Skill Power
You can become a perfectly good runner without ever worrying about how many calories you burned, what your target heart rate is or even knowing exactly how much distance you’ve covered. And you’ll probably enjoy the process a whole lot more without wasting mental space on trivialities. Treat your workout as skill practice and the shift in perspective turns any health benefits into an added bonus. You might even forget you’re working out and start having some old-fashioned fun!

Don’t get me wrong – exercise isn’t always gummy bears and double rainbows, but it shouldn’t be torturous either. There are plenty of times when I feel challenged during a workout, but pushing through those uncomfortable moments leads to a better understanding of my body – as well as personal growth.

I firmly believe that any “fit” person ought to be able to run a few miles or swim to shore should they find themselves in such a predicament (in addition to being able to do some pull-ups, of course!). Besides, if you focus on improving at physical skills, you’re inevitably going to get in better shape along the way. Having a good body is nice, but being physically capable is empowering.

Calisthenics and Body Awareness

There is a lot to love about calisthenics and bodyweight training – besides being fun and cost-effective, zero equipment workouts are also convenient for travel.

My favorite aspect of bodyweight training, however, is how it teaches you to become aware of the subtle nuances of movement.

Using machines instead of your bodyweight (or free weights) neglects this key aspect of fitness. Don’t even get me started on people who read magazines or watch television during their “workout.”

Lost in Space
I am continually amazed at how out of touch the average person is with their body. For example, when I ask a new client to try moving their shoulder blades without moving their arms, they usually cannot find the coordination to make it happen. However, these types of subtle movements can be the difference between learning to do a pull-up correctly and injuring yourself.

Proprioception refers to the sensory ability to feel different parts of the body moving through space in relation to each other. I almost always do some yoga with my strength training clients to help with their proprioceptive capabilities. Only once somebody truly learns to feel how their body moves, can they make significant gains in strength.

Clearly I’m not a fan of exercise machines, especially when compared to bodyweight strength training or weight training, but those of us who feel that way are on the fringes. Go into any commercial gym and you’re bound to see way more machines than free weights. In some of these places, you’re lucky if there is even a pull-up bar or an open space to do push-ups.

Throw out your treadmill!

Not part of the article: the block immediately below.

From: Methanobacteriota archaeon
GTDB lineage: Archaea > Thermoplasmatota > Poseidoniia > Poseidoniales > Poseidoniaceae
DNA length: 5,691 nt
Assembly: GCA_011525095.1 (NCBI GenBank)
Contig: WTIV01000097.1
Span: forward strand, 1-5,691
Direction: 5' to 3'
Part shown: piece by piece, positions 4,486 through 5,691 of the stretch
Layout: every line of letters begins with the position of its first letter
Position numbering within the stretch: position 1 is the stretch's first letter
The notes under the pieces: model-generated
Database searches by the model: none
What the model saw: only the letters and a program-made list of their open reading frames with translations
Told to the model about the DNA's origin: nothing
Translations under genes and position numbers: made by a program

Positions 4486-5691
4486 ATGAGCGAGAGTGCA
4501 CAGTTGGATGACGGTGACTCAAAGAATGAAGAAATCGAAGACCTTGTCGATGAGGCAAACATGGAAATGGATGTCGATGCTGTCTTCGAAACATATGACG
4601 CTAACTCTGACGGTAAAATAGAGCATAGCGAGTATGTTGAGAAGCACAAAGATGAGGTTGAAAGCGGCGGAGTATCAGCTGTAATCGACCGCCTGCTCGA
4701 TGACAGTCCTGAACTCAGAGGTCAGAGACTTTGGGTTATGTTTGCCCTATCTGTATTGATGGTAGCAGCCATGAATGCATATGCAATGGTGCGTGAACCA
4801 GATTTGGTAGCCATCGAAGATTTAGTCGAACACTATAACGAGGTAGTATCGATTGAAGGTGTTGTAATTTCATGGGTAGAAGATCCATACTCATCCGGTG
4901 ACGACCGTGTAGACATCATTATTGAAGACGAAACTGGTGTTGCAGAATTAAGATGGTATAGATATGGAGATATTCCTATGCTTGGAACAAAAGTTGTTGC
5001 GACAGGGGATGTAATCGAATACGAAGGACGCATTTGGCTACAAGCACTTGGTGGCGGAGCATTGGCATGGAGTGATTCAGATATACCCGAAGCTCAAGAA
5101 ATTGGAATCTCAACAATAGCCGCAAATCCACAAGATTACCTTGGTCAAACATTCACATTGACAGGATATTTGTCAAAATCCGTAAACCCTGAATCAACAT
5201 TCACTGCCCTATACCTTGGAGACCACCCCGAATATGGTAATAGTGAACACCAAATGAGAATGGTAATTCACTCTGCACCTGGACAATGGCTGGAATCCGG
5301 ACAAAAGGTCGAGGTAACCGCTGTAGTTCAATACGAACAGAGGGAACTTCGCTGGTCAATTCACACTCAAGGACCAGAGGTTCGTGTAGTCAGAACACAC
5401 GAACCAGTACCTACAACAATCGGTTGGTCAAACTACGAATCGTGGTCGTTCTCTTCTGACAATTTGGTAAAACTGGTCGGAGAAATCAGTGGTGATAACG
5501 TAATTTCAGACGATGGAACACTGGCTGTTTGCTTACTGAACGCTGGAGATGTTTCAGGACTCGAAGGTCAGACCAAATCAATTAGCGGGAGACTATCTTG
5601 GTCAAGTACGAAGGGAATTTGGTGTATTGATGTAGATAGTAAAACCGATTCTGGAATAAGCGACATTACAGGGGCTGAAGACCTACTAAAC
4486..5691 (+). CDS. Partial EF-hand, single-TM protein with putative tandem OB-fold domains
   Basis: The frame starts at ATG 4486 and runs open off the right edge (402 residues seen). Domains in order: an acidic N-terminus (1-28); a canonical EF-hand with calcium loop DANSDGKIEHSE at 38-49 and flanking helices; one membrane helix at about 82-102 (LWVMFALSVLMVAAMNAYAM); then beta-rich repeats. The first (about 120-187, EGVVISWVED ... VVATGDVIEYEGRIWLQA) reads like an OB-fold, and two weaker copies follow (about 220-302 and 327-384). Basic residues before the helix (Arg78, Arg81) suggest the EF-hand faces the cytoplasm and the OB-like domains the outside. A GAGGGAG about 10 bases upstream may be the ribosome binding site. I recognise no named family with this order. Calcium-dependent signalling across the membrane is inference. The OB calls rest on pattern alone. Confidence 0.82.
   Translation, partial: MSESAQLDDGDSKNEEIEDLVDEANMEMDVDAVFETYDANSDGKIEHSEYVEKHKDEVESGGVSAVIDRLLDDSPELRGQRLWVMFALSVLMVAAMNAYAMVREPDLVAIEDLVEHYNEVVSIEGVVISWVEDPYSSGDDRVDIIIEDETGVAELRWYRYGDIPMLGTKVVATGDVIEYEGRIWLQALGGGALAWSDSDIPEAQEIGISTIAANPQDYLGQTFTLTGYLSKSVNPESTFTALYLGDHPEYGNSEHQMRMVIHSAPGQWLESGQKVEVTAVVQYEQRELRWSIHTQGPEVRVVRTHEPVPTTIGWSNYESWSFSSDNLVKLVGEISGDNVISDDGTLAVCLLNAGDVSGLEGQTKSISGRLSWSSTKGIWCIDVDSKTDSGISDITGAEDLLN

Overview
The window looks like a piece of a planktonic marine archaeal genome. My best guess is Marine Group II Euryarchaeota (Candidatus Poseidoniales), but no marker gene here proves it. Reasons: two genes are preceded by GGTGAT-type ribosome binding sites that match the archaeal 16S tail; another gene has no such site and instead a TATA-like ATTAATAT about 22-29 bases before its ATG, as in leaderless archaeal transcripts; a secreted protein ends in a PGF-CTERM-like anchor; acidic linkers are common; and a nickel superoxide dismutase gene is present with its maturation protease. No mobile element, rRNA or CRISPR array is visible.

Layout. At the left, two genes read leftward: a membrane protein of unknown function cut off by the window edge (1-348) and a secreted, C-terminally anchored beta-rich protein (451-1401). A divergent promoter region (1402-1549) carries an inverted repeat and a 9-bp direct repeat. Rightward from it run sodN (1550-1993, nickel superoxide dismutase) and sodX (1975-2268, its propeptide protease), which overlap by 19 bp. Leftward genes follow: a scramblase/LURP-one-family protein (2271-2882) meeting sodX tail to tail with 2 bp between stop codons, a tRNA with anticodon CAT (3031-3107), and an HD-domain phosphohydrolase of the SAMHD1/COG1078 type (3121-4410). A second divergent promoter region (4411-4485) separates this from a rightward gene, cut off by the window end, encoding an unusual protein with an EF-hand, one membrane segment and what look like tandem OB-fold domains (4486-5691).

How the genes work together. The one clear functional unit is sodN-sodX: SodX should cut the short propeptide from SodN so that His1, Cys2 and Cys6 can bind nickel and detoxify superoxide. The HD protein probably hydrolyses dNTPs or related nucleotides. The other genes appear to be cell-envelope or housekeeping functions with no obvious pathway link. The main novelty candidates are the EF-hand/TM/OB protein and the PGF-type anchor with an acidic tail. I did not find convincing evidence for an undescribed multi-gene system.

Rise of the Machines
Most commercial fitness facilities are not designed to get you fit – they are designed to get your money. The fancy looking machines you see in these clubs are all hype. They don’t work as well as bodyweight exercises, but they sure do look high-tech! Sadly, that’s enough to trick the average person into shelling out lots of money for a gym membership they’ll probably never even use anyway.

This doesn’t mean you can’t sculpt nice looking muscles using machines, it’s just a ridiculous way to go about it. Selectorized fitness equipment movement patterns are not natural, and will have less carryover into real life activities. Plus you’re much less likely to understand the movement of the human body if you’re never really moving! If everything you do for your workout involves sliding a fixed piece of machinery along a predetermined path, you’re just going through the motions. You’re not truly creating movement.

Less is More
While modern exercise equipment has only existed for a few decades, human beings have achieved fantastic physiques since the days of the ancient Greeks. If you want to build a better body, the only piece of equipment you’ll need is something you already have – YOU! Stop making excuses and start working out!


For more information, check out my book, Pushing The Limits! – Total Body Strength With No Equipment.

Avoiding Injuries in Strength Training

Anyone who’s worked out consistently for long enough has no doubt had to deal with an injury at some point. Setbacks can be frustrating, but if you train hard, eventually some type of injury may be inevitable.

In spite of over two decades of strength training, however, I’ve been fortunate enough to avoid anything serious. The worst I’ve had to deal with was a strained rotator cuff, some mild tendinitis and a few cuts, scrapes and bruises (mostly from freerunning and parkour). If you train smart, you should be able to avoid any serious injuries as well.

Listen to Your Body

One of the most common questions I get asked is, “Is it okay to work out every day?” There is no universal answer that applies to everyone, as individual conditioning varies greatly from person to person. As a general rule, however, let your body rest if you feel sore, achy or tired. If you want to work out and you’re still sore from a previous session, you might take a day to focus on flexibility or work around your sore muscles using a split routine. Another option is to simply do a low-intensity active recovery workout.